Go Deeper into your Practice by understanding the Sanskrit

The language of yoga is Sanskrit, an ancient language still mainly only spoken by the Brahman priests of the Hindu temples. Exploring the root words of the names of common yoga poses provides a deepen experience and more significance to every practice of the pose.

With the 'NEW' launch of my On Demand videos the How To.. channel looks at each yoga pose to help you to understand the Sanskrit word and meaning and the alignment of the pose.

So here I share the light on 2 common poses. These can be found in the How To... Channel.

Dandasana - Staff Pose

Daṇḍa,means stick, staff, or scepter. The ‘staff’ refers specifically to the spine,.The walking stick’s significance dates back to yogi ascetics’ treks across India from one pilgrimage site to the next. The scepter represents the sovereign power of the self-realised yogi. With this in mind, the next time you practice this common seated pose, you may feel more supported and empowered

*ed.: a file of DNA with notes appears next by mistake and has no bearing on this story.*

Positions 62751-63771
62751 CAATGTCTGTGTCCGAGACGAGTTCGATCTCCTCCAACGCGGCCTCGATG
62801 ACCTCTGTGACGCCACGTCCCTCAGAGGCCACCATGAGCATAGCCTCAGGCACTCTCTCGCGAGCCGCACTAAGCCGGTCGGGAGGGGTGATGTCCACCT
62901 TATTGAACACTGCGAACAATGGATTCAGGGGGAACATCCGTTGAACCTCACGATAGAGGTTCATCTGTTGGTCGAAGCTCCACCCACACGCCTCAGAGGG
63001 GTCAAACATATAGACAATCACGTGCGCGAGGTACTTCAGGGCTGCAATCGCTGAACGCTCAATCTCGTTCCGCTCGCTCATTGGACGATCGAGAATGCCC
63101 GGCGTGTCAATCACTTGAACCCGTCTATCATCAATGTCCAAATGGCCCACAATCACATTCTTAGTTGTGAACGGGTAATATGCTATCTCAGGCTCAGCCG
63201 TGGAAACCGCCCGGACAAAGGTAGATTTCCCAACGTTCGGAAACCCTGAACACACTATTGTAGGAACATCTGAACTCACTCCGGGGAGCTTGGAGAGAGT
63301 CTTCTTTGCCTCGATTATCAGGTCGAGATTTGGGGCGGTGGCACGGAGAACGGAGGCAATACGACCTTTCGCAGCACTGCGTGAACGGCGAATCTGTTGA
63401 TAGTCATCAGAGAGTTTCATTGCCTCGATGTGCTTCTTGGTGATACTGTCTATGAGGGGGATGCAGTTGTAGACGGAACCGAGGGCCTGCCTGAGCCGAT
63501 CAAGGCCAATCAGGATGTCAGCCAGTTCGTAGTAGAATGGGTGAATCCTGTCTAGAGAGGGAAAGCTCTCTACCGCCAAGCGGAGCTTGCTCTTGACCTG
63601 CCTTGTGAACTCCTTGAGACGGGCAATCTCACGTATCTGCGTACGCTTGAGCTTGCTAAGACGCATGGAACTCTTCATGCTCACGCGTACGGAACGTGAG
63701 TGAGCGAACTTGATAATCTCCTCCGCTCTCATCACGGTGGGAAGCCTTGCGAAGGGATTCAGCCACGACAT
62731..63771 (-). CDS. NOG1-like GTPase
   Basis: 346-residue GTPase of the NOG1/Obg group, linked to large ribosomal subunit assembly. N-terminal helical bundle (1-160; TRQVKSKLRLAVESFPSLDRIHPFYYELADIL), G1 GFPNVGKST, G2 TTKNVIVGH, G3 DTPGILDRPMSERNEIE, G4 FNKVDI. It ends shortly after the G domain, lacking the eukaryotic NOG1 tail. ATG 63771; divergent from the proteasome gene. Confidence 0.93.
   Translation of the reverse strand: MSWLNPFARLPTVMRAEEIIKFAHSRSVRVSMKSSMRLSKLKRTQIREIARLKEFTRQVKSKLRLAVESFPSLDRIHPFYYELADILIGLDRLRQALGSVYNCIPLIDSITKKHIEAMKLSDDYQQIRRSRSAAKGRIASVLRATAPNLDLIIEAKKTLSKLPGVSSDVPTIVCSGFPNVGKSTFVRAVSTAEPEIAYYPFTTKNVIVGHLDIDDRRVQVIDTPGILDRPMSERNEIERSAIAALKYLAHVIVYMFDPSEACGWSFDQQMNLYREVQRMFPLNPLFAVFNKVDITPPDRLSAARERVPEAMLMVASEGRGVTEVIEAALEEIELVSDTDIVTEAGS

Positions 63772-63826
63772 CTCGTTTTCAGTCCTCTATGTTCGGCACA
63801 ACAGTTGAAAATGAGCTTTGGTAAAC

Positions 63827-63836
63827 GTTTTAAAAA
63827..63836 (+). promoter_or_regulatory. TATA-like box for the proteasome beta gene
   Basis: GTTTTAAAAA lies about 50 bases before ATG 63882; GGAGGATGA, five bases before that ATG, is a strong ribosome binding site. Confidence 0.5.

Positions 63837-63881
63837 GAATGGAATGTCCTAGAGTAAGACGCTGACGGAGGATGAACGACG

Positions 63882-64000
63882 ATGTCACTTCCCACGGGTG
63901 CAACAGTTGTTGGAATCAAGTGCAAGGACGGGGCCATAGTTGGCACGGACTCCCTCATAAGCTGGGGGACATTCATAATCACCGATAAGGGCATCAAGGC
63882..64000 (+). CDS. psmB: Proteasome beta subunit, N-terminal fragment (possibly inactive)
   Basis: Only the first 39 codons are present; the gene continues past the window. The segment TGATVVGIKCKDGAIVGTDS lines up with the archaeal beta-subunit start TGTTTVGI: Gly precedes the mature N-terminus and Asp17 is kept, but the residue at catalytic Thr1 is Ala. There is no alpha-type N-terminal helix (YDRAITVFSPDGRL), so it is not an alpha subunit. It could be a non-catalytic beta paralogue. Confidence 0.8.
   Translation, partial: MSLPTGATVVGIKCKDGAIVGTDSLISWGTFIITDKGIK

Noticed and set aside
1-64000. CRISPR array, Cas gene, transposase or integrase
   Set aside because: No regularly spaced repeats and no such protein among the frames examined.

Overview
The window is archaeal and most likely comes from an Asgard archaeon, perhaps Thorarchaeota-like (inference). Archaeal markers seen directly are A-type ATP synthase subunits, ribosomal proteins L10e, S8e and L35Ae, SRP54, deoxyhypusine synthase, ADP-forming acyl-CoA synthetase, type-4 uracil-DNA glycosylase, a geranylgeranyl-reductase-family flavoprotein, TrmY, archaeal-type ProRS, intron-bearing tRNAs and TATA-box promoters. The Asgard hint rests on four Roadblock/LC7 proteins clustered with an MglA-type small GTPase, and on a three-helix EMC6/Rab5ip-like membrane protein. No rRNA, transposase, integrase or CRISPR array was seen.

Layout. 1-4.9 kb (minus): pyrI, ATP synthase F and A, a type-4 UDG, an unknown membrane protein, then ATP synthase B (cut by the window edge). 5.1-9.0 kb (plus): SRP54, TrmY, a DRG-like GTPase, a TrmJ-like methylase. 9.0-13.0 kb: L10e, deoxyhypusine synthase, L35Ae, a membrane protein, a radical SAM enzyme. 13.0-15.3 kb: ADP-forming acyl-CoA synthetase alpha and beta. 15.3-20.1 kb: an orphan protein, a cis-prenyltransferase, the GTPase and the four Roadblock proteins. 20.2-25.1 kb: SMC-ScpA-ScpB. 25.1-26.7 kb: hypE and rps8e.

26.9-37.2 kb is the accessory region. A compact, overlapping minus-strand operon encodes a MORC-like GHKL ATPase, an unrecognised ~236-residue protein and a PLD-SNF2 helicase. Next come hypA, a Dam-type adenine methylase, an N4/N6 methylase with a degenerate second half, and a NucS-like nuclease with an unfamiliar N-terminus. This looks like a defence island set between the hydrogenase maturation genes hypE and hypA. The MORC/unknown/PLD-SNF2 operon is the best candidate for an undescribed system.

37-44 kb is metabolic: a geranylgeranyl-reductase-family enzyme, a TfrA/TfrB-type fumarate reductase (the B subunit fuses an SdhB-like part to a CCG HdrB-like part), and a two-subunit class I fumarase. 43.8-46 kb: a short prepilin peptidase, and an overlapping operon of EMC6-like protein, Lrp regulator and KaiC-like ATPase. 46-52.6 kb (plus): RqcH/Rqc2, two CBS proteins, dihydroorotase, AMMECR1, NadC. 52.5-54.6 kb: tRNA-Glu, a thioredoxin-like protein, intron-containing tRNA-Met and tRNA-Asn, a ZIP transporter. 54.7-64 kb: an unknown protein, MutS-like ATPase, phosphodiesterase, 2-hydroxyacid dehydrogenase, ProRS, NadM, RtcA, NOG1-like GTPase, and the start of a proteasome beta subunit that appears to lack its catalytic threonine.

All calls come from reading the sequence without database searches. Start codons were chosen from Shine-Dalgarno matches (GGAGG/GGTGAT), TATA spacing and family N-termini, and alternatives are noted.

Paschimottanasana - Intense West Stretch Pose

Paścima, meaning west, and uttānā, meaning intense stretch. To understand how the pose got this name, you’d have to know that orientation was an important consideration in traditional yoga.

When practising, ancient yogis genera

lly faced east, the direction of the rising sun and a symbol of the dawn of spiritual knowledge. Thus in yoga, the back of the body became known as the “western side” and the front as the “eastern.”

So this seated posture got its name for its stretch on the entire back line of the body. And according to the Shiva Samhita, daily practice of this pose induces breath to flow west to the sushumna nadi that runs through the spine. Next time you practice this forward bend, consider facing your mat toward the east to honour the tradition of the the long line of yogis before you.

If this has whet your appetite to discover more go visit the On Demand and visit the How To.. Channel. Feel free to message me if you would like a certain pose shown here.